Investigation Finds Difference of ‘Management Style’
WINDSOR LOCKS, CT — The man who is credited with saving the life of a co-worker back in 2011 accused Kevin Dillon, the head to the Connecticut Airport Authority, of creating a “hostile work environment” that caused him to resign after 26 years.
Rollin Tebbetts, the former airport operations manager, resigned on July 19. In his resignation letter he said it was so awful working for Dillon that he resigned his $126,000 job without any immediate employment opportunities.
“Most people come to work in fear,” Tebbetts said in his resignation letter. And, “Mr. Dillon uses inappropriate and abusive language.”
His exit prompted the chairman of the Connecticut Airport Authority Charles Gray to call for an investigation. The results of the review were released publicly Monday at the Airport Authority’s monthly meeting.
Pullman & Comley was hired to conduct the interviews and prepare a report for the board.
The report found “differences of opinion on management style rather than specific issues of personnel administration or operations.”
Gray said there were no health and safety issues found during the investigation.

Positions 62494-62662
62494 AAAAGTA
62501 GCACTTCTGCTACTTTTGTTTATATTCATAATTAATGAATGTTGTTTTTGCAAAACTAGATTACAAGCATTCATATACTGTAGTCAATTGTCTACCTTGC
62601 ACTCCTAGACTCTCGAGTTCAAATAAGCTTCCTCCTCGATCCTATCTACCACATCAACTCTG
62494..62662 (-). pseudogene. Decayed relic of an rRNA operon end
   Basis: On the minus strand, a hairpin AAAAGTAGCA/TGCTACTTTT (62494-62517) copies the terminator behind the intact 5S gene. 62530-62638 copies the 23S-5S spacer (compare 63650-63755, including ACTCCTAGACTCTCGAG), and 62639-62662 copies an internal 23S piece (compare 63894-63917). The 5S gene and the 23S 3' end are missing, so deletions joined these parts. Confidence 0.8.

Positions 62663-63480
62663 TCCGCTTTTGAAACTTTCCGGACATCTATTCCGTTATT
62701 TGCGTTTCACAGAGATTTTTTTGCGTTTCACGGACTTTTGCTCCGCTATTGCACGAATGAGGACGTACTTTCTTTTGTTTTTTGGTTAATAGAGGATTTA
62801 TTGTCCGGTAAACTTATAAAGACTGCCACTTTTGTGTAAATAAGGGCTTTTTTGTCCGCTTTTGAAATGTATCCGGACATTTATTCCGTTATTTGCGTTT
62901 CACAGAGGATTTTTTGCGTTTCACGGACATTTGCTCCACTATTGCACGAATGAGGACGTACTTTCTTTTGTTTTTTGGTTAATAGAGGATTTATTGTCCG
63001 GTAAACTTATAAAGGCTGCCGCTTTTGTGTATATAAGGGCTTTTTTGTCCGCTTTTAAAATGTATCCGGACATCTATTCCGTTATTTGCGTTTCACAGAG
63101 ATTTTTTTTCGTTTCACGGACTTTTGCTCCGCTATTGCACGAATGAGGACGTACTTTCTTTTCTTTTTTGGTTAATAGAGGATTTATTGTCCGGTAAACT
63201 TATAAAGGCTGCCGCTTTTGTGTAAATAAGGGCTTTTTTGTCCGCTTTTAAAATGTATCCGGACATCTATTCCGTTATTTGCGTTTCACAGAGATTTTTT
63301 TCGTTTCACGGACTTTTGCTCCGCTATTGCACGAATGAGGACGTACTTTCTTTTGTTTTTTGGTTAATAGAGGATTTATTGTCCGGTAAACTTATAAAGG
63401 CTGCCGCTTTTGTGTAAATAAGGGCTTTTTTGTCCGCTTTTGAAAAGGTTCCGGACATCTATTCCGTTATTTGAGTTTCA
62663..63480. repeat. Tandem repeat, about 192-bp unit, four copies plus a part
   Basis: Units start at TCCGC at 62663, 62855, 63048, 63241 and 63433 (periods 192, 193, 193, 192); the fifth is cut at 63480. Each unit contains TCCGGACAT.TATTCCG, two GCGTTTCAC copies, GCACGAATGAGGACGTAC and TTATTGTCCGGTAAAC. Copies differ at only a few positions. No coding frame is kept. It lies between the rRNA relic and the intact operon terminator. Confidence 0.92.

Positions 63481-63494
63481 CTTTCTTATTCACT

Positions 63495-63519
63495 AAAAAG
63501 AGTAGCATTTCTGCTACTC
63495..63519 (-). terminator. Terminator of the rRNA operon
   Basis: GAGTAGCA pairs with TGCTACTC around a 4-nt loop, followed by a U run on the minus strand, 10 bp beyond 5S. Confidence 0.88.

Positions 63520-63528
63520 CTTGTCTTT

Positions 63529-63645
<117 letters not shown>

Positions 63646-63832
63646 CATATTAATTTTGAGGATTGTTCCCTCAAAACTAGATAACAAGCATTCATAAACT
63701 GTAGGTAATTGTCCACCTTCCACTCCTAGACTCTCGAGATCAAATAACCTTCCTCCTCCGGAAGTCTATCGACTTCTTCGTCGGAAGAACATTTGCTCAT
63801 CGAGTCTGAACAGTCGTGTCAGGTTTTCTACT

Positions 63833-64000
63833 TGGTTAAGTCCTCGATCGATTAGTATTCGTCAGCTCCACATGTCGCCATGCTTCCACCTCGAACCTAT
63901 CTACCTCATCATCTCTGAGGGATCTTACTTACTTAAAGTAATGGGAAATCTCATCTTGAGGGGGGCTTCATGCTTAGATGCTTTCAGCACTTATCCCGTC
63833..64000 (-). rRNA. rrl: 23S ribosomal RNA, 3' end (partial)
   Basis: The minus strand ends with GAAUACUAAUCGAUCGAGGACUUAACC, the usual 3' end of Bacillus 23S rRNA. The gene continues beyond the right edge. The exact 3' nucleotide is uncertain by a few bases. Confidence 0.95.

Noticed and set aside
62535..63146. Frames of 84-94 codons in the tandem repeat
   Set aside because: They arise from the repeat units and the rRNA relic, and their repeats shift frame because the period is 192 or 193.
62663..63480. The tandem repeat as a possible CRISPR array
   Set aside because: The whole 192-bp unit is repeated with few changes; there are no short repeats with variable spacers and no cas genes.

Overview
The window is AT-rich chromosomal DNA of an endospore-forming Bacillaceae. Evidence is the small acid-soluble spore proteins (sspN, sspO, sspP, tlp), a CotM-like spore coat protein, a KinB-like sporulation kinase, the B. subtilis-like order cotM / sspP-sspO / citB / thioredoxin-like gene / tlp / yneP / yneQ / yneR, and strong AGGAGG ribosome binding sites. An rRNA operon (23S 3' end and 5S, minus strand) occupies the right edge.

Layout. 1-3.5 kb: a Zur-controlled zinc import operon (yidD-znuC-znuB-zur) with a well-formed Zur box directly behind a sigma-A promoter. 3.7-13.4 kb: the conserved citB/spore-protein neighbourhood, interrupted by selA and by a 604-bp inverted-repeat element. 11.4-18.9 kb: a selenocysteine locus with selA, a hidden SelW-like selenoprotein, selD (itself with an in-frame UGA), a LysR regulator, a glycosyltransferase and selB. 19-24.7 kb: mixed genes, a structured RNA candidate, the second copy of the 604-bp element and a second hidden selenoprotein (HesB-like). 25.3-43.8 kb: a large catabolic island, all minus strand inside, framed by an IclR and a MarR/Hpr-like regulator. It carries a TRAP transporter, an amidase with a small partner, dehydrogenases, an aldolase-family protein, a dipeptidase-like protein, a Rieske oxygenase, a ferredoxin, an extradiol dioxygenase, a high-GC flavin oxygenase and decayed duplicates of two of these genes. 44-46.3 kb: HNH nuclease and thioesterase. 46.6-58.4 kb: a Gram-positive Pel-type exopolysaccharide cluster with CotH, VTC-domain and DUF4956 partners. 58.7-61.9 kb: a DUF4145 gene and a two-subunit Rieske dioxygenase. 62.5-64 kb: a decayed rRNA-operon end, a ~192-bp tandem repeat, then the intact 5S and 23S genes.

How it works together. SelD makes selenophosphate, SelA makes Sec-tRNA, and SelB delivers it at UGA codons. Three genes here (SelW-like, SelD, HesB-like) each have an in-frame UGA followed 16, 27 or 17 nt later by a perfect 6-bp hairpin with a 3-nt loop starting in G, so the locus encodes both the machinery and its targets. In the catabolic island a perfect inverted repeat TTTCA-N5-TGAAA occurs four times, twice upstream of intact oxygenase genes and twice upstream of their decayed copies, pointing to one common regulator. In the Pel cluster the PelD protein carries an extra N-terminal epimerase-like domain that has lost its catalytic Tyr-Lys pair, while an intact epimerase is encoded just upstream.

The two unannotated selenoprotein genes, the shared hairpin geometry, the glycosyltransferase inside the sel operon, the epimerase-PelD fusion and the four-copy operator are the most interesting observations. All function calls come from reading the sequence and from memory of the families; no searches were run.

The report said “Mr. Tebbetts suggested a lack of emphasis on safety, but state that he had no examples of any lapses in safe operations. In fact, safety and security are priorities that are regularly reinforced by senior management, as witnessed by the successful FAA inspection.”
Gray also noted that Tebbetts made similar complaints in 2009 about former senior management at Bradley concerning the lack of command and intimidation of employees. That time he was reprimanded for insubordination in the manner in which he reported to senior management.
“We conclude that Mr. Tebbetts has not raised any material conduct or compliance issues, and in particular no issues relating to operations or safety,” the one page report states.
Following the release of the report, Dillon said it was the conclusion he expected.
“It’s unfortunate we had to expend time on false allegations,” Dillon said. “But I have great respect for all the staff here.”
Dillon was hired in 2012 and is currently paid more than $381,375 in salary and bonuses.
The authority also contributes the maximum of $50,000 annually to a separate retirement plan — a 401a — for Dillon, and also provides him with a $400,000 term life insurance policy. He has a state vehicle for both his executive duties and “personal purposes within the New England states and New York.”
Tebbetts was unable to be reached for comment Monday. The landline number listed was not in service and he has not responded to emails sent to his LinkedIn account. Tebbetts responded on Wednesday after this story was published to say he knew when it took Gray nine days to respond to his initial email that the investigation was not being taken seriously.
“I knew they weren’t going to be taking this seriously,” Tebbetts said.
The Connecticut Airport Authority, which oversees Bradley International Airport and the five general aviation airports, was established in July 2011. Before the quasi-public agency was created, the airport was run by the state Department of Transportation.